15 Epic Facts About Napoleon Bonaparte

The charismatic French general-turned-emperor-turned exile was actually of average height.
A detail from ‘Napoleon Crossing the Alps’ by Jacques-Louis David
A detail from ‘Napoleon Crossing the Alps’ by Jacques-Louis David / Jacques-Louis David, Wikimedia Commons // Public Domain

One of the most fascinating figures to ever live, Napoleon Bonaparte is the subject of a sweeping new movie starring Joaquin Phoenix and directed by Ridley Scott. Brush up on these 15 facts about the French general-turned-emperor-turned-icon before the film hits theaters in November 2023.

1. Napoleon Bonaparte had formal military training.

Emperor Napoleon I of France, Napoleon Bonaparte
Napoleon I. / Hulton Archive/GettyImages

Napoleon was born into a family of minor nobility on Corsica­—a large island off the coast of Italy—in 1769, a year after it became a French territory. His parents were well off enough to send him to school in France, although he never lost his Corsican accent and claimed to have been teased for it throughout his life. As a teen, he attended the prestigious École Militaire in Paris, but when his father died in his first year there, the younger Bonaparte (whose name was actually Napoleone di Buonaparte before he changed it as a young adult to sound more French) was forced to graduate early to help his family financially. Cutting his studies short caused Napoleon’s grades to suffer and he ended up graduating 42nd in a class of 58 students. He did, however, earn the distinction of being the first Corsican to graduate from the École Militaire. At 16 years old, Napoleon became an officer in the French army.

2. Napoleon was originally a Corsican nationalist.

‘General Bonaparte at Arcole, 17 November 1796’ (circa 1797) by Antoine-Jean Gros
‘General Bonaparte at Arcole, 17 November 1796’ (circa 1797) by Antoine-Jean Gros / Print Collector/GettyImages

Napoleon was single-handedly responsible for and synonymous with the first French Empire, but as a young man, he longed to see his homeland overthrow French rule. His parents had opposed French rule since before he was born, and during his youth Napoleon wrote a series of treatises on the history and government of Corsica in which he calls the French “monsters ... who are said to be the enemies of free men.” (His plans for a full book on the island country never came to fruition.)

In the late 1780s and early 1790s, Napoleon returned to Corsica for long stretches, avoiding the early stages of the French Revolution. But during these visits home, he was struck by how provincial the island was and how much bigger the world at large seemed in comparison. His mannerisms and preoccupations were becoming more French. Meanwhile, the Corsican governor and former idol to young Napoleon, Pasquale Paoli, became increasingly anglicized. Ultimately, it was a clash between the Buonaparte family and Paoli that inspired Napoleon to leave Corsica once and for all.

3. Napoleon’s first wife, Joséphine de Beauharnais, barely escaped execution.

Portrait of Joséphine de Beauharnais', 1812.
Portrait of Joséphine de Beauharnais, 1812 / Heritage Images/GettyImages

Born into a plantation-owning family in Martinique, Joséphine married French aristocracy when she wed Alexandre de Beauharnais at the age of 16. Although her husband wanted nothing to do with her, she seduced and charmed other high society men, but that didn’t save her from imprisonment in Les Carmes as the Revolution swept through Paris. Her estranged husband was sent to the guillotine, but the day before her trial, the government was deposed and the executions halted.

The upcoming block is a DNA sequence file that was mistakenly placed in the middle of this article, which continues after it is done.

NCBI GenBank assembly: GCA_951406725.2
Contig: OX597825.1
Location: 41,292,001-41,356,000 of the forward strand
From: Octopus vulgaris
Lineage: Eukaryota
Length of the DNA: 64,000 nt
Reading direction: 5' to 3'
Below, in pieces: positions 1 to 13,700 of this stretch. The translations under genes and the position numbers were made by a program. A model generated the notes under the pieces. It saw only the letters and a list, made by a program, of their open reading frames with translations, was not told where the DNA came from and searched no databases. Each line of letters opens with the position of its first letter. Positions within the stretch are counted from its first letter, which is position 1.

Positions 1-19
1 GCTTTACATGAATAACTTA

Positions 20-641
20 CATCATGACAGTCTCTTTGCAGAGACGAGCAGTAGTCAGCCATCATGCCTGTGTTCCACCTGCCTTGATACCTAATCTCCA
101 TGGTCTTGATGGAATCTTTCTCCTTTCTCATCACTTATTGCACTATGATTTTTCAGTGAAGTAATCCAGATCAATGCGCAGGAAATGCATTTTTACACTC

Having just barely escaped with her life, Joséphine quickly became a popular socialite, eventually meeting Napoleon at a party in 1795. She was 32, widowed, and established in French society; he was just 26, shy, and inexperienced. At their wedding six months later, she reportedly knocked four years off her age on the marriage certificate and he added 18 months to his, which made them roughly the same age on paper.

4. Napoleon probably never said “Not tonight, Joséphine.”

Napoleon and Joséphine on the occasion of their marriage.
Napoleon and Joséphine on the occasion of their marriage. / Apic/GettyImages

Of course, we can’t know everything the couple said to one another in private, but judging from letters between the two, Napoleon was desperately infatuated with his wife and expressed an insecure neediness that, if anything, put her off intimacy. The young general embarked on his Italian campaign just a few days into the couple’s marriage, writing to her almost constantly from the battlefield. For her part, Joséphine seems to have struck up affairs back in France in her husband’s absence and her silence drove him to send increasingly pleading missives.

5. Napoleon wasn’t actually short.

‘The Emperor Napoleon in His Study at the Tuileries’ by Jacques-Louis David
‘The Emperor Napoleon in His Study at the Tuileries’ by Jacques-Louis David / Fine Art/GettyImages

The rumor about Napoleon’s height—or lack thereof—started during his lifetime. English propagandists depicted the general as comically diminutive in critical cartoons during the Napoleonic Wars. The belief became so deeply established that in the 20th century, a psychological complex specific to short men was named after him. But how tall was he really? Probably around 5 feet, 6 inches—which was actually average for the era. That height comes from what was written at the time of his death. A physician’s note that accompanied Napoleon’s coffin says that he was 5 feet, 2 inches “from the top of the head to the heels”—but an additional note specifies that this is French measurements and that it is equal to 5 feet, 6 inches in English terms.